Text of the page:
Path Determination

During the process of path determination, the routers will consider multiple alternatives to get to the same place; those alternatives result from the redundancy built into most network designs. You want multiple paths, so that if one goes down, other alternatives will become available. In determining the best path, routers will consider several things. One of them is the source of the information, and so you could have multiple dynamic routing protocols or even static routing populating the routing table and telling the router what the options are.

The second piece of information is the cost of taking each path, and knowing that the path is made up of multiple links or hops that are defined by other routers. Then we could add the concepts of the cost in the context of the total path, but that cost is nothing more than the sum of all the costs to reach each hop in the path.

Well, the two decisions are ruled by different pieces of information, for example, in order to define a tie breaker between sources of information, the routers use the administrative distance, so if a routing protocol like OSPF is telling the router information on a destination and also RIP is telling that router information on the same destination, then the administrative distance will define who wins. Once the source is selected, then the cost is what matters; in other words, if OSPF is giving me the information on those two paths, then the cost of the path will define which one I take. This is similar to having two maps to drive from one city to the other. You first select which map you are going to follow and then if the map is giving you more than one option, then you will select the option according to perhaps the amount of time it takes or the amount of miles you have to drive for each option.

Routing Tables

So the routing table contains the network layer intelligence that tells the router how to forward packets to remote destinations. Initially, that routing table is made up of networks that are directly connected to the particular router. They are obviously shown as directly connected networks, after that the way to learn about remote destinations is by either populating the routing table with static routes in which an administrator will tell the router how to get to the destination or by populating the routing table via routing table advertisements coming from other routers.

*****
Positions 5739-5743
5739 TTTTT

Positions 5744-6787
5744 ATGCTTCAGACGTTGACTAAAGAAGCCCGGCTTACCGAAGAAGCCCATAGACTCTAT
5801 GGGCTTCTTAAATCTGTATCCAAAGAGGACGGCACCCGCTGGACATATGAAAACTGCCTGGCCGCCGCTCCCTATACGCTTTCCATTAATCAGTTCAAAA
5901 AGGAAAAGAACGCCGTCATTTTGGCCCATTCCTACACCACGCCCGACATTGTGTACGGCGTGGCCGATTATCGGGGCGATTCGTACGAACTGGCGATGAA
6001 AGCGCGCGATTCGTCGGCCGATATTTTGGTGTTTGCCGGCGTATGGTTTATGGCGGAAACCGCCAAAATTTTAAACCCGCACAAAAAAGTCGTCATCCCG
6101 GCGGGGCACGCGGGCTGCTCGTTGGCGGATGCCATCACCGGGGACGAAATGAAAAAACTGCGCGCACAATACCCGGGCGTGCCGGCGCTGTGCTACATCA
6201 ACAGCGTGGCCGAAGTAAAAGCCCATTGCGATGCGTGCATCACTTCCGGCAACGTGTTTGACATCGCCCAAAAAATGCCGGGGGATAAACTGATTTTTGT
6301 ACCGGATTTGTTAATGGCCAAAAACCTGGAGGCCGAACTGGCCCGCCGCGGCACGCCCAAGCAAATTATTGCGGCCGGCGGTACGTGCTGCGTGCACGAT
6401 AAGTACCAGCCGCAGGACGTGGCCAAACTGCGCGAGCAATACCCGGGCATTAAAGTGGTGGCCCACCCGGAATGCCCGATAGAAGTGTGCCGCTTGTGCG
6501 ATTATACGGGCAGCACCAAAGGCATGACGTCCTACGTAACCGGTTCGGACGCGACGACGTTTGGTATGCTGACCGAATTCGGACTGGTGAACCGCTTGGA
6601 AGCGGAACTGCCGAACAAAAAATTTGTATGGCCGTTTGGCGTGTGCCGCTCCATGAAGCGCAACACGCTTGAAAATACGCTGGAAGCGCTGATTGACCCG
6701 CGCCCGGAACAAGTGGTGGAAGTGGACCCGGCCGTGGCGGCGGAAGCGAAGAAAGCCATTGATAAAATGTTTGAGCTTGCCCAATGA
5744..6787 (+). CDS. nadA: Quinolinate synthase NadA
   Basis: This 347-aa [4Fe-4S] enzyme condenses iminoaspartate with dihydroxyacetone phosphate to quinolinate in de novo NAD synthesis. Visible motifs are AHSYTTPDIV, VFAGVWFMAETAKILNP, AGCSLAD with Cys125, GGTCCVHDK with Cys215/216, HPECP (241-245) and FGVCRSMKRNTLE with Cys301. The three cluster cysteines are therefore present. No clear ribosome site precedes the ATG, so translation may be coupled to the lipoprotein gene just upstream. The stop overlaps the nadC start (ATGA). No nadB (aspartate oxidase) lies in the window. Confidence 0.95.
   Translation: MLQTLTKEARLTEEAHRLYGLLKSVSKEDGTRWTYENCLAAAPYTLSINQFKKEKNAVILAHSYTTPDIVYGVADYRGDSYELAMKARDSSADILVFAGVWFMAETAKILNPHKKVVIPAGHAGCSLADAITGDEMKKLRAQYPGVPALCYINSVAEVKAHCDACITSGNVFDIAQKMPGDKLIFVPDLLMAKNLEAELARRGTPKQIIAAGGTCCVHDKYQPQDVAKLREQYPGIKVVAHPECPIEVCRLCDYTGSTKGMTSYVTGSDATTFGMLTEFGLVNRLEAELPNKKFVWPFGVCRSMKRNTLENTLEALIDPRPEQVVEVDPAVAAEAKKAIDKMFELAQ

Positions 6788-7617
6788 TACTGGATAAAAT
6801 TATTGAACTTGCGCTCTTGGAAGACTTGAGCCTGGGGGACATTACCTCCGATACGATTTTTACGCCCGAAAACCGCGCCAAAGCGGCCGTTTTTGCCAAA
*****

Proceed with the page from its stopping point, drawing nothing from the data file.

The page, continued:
So routers are gossipy and they will tell each other information that allows them to know about all the gossip in the network. In both cases, static and dynamic routing notice how routers use the reserved subnet addresses or network addresses that contain all 0s in the host portion of the IP address.

In this case, we are talking about a classless subnetted class A address. Network 10 split into subnets similar to a class C. However, in all cases here, the host portion of the address, the fourth byte is all 0s and that represents that subnet or network itself. In other words, these are destination networks or subnets. In the case of remote destinations, the routing table entries show what the next hop is in order to reach that destination. In this case, in order to reach, our next-hop is router 2 at

Routing Tables